Original languageEnglish (US)
Article numbere5508
JournalPLoS One
Volume4
Issue number5
DOIs
StatePublished - May 12 2009

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Electron Transport Complex I
Macular Degeneration
Mitochondrial DNA
Mitochondria
mitochondrial DNA
Genes
Metabolites
odds ratio
mitochondria
Odds Ratio
Therapeutic Human Experimentation
eye diseases
macular degeneration
retinal diseases
Retinal Diseases
vascular diseases
Mitochondrial Genome
Eye Diseases
blindness
neurodegenerative diseases

ASJC Scopus subject areas

  • Agricultural and Biological Sciences(all)
  • Biochemistry, Genetics and Molecular Biology(all)
  • Medicine(all)

Cite this

Mitochondrial DNA variants of respiratory complex I that uniquely characterize haplogroup T2 are associated with increased risk of age-related macular degeneration. / SanGiovanni, John Paul; Arking, Dan E.; Iyengar, Sudha K.; Elashoff, Michael; Clemons, Traci E.; Reed, George F.; Henning, Alice K.; Sivakumaran, Theru A.; Xu, Xuming; DeWan, Andrew; Agrón, Elvira; Rochtchina, Elena; Sue, Carolyn M.; Wang, Jie Jin; Mitchell, Paul; Hoh, Josephine; Francis, Peter J.; Klein, Michael; Chew, Emily Y.; Chakravarti, Aravinda.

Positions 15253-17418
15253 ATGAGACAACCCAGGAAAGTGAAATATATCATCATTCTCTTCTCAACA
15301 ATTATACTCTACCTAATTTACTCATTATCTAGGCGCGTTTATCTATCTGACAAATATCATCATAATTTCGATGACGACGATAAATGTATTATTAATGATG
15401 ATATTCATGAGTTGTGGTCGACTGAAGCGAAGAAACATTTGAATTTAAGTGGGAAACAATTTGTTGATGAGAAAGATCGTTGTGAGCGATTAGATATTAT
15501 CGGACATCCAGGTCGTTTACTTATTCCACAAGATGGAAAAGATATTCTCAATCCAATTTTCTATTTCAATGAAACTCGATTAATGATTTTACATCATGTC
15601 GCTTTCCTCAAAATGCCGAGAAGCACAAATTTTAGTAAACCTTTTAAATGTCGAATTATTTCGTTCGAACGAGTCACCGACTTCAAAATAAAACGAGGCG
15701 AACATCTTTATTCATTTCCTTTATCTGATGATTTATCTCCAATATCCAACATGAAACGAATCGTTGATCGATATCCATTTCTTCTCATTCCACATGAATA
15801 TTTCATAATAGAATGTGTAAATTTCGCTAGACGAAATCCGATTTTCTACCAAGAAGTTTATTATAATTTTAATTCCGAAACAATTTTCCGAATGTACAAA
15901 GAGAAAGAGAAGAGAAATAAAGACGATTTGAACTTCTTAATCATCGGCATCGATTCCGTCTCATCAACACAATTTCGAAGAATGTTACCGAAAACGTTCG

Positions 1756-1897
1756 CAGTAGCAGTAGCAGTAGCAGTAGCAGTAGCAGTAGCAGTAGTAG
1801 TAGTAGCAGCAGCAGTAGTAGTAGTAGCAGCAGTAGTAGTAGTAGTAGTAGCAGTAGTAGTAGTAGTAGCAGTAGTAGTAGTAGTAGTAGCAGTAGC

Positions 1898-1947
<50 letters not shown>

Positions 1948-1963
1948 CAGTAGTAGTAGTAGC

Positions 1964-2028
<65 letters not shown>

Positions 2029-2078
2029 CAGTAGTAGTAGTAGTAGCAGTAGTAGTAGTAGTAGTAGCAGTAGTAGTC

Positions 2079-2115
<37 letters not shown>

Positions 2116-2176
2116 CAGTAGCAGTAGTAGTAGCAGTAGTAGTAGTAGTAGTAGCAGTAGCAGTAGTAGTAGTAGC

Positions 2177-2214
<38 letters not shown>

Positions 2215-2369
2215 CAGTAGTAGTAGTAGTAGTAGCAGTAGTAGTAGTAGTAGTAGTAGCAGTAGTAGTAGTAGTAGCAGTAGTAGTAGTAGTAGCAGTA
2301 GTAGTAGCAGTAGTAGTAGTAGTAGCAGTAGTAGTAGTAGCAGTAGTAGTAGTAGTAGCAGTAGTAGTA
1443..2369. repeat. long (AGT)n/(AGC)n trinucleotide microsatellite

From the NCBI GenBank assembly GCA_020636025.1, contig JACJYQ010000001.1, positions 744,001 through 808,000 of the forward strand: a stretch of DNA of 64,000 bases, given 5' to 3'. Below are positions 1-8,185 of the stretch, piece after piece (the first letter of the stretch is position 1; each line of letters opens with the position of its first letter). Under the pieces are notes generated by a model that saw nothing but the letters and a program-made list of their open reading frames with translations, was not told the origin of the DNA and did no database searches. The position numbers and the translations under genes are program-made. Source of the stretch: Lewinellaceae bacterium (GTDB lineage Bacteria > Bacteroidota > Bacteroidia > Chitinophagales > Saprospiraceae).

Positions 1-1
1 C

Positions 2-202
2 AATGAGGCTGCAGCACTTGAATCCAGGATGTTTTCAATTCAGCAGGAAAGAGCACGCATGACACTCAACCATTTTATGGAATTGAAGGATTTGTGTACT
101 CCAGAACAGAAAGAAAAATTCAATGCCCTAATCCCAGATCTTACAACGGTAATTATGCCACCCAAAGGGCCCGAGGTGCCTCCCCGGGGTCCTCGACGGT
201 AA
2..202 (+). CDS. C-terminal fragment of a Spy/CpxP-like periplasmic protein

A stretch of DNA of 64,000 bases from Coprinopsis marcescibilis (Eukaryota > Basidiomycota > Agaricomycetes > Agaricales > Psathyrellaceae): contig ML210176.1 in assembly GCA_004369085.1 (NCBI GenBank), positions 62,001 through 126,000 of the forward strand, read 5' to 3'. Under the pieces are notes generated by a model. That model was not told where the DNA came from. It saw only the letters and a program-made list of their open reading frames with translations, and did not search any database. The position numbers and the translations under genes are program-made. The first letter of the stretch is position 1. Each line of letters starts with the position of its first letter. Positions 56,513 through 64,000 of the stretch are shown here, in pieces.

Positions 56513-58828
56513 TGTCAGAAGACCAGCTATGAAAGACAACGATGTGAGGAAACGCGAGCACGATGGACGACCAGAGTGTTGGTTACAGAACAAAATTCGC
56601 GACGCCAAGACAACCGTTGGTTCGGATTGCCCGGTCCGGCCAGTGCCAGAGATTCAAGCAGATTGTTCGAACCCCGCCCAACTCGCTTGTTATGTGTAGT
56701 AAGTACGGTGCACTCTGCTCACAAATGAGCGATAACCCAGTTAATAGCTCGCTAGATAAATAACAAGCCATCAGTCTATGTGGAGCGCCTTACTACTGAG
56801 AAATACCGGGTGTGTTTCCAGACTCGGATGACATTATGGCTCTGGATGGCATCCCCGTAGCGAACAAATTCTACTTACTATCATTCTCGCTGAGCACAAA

In: PLoS One, Vol. 4, No. 5, e5508, 12.05.2009.

Research output: Contribution to journalArticle

SanGiovanni, JP, Arking, DE, Iyengar, SK, Elashoff, M, Clemons, TE, Reed, GF, Henning, AK, Sivakumaran, TA, Xu, X, DeWan, A, Agrón, E, Rochtchina, E, Sue, CM, Wang, JJ, Mitchell, P, Hoh, J, Francis, PJ, Klein, M, Chew, EY & Chakravarti, A 2009, 'Mitochondrial DNA variants of respiratory complex I that uniquely characterize haplogroup T2 are associated with increased risk of age-related macular degeneration', PLoS One, vol. 4, no. 5, e5508. https://doi.org/10.1371/journal.pone.0005508